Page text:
Beatrice is a thirteen-year-old orphan in Kibera, Nairobi – a Kenyan shantytown built on refuse and rubbish and one of the biggest slums in Africa. In this book she describes her life: her walk to school, the dust that blows between her teeth and the mud she wades through, her teacher’s down-to-earth encouragement, her fear of being alone, how safe she feels at school…This sensitive account in words and photographs reveals the realities of life for some of the world’s most deprived people – and offers hope as Beatrice follows her dream.
About Kibera slum: Kibera is in Nairobi, the capital city of Kenya, in east Africa. It is one of the largest slums in the world with over half a million people living there – about a quarter of the population of Nairobi. The slum covers 2.5 square kilometres (630 acres). There are no roads and few of the residents have modern toilets, clean drinking water or electricity. The crime rate is high and disease spreads rapidly in the unsanitary conditions. Many people come to Kibera from rural areas to look for jobs in the city. A large proportion of the children have become orphans because so many adults have died from AIDS – many people in Kibera are infected with the HIV/AIDS virus. A number of organizations work in the slum offering medical care, finding jobs and houses, and encouraging people to take part in sports and education. KIKOSHEP (Kibera Community Self-Help Program) provides care and advice for people with HIV/AIDS. They also have a youth center where youngsters like Beatrice can go for health information and advice. The center shows films and arranges sports and social events.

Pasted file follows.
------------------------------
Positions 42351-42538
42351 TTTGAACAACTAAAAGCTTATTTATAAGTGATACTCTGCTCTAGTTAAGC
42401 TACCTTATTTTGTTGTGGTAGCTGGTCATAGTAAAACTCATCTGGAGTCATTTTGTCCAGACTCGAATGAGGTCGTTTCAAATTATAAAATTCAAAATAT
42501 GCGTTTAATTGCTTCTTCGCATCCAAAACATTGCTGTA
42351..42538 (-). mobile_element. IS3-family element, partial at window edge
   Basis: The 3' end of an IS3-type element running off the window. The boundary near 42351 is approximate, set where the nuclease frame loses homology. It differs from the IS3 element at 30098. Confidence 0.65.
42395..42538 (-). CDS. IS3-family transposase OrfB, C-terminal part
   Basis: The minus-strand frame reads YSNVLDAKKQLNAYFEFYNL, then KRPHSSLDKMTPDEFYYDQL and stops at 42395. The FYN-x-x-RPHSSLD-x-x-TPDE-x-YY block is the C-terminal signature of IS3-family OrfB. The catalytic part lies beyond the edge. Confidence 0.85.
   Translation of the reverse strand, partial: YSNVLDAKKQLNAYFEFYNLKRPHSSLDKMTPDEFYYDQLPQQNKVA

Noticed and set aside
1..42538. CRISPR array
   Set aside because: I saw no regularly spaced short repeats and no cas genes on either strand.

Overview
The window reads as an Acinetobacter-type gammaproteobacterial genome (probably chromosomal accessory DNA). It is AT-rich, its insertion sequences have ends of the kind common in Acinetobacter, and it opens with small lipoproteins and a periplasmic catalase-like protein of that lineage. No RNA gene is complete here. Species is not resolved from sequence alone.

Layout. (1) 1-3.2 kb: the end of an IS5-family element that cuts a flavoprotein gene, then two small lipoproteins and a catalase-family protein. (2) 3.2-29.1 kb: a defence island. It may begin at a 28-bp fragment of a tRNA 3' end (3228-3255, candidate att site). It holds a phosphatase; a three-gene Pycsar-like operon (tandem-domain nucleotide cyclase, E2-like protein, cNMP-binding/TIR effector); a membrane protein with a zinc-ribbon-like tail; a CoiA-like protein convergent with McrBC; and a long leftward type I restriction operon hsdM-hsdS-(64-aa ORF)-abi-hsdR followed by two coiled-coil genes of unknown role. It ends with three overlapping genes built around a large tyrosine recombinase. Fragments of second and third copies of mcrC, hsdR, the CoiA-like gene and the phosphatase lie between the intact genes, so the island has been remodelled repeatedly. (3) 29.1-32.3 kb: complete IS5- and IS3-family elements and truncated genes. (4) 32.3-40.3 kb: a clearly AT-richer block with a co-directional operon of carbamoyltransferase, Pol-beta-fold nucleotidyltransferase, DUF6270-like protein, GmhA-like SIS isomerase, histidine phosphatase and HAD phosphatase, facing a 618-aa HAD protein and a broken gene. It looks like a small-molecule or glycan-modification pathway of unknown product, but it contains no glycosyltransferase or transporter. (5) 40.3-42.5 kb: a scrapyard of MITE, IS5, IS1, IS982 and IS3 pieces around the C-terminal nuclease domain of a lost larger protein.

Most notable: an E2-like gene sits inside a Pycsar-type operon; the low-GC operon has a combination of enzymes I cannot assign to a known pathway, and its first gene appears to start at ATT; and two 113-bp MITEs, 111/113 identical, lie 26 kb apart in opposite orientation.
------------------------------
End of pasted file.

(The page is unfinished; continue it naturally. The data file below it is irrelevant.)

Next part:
I first met Beatrice at the KIKOHEP primary school. Since then, she has graduated at the top of her class and is eligible to go on to secondary school. In Kibera, this is most children’s dream – they see education as the best way to escape from the slum. But sadly, many girls are sent away by their families into arranged marriages or end up on the street as prostitutes, so they are never able to realize their dream. The Kenyan Government and the United Nations have now started building new homes in Kibera so that they can move thousands of people out of the slum into better living conditions.
Françoise Laurent has never had an easy life. The only surviving child of a destitute washerwoman and wayward soldier, she must rely only on herself to get by. When her parents die suddenly from the smallpox ravishing New France, Françoise sees it as a chance to escape the life she thought she was trapped in.
Seizing her newfound opportunity, Françoise takes a job as an aide to the wife of a wealthy fur trader. The poverty-ridden world she knew transforms into a strange new world full of privilege and fine things — and of never having to beg for food. But Françoise’s relationships with the other servants in Madame Pommereau’s house are tenuous, and Madame Pommereau isn’t an easy woman to work for. When Françoise is caught stealing a pair of her mistress’s beautiful gloves, she faces a future even worse than she could have imagined: thrown in jail, she is sentenced to death by hanging. Once again, Françoise is left to her own devices to survive . . . Is she cunning enough to convince the prisoner in the cell beside her to become the hangman and marry her, which, by law, is the only thing that could save her life?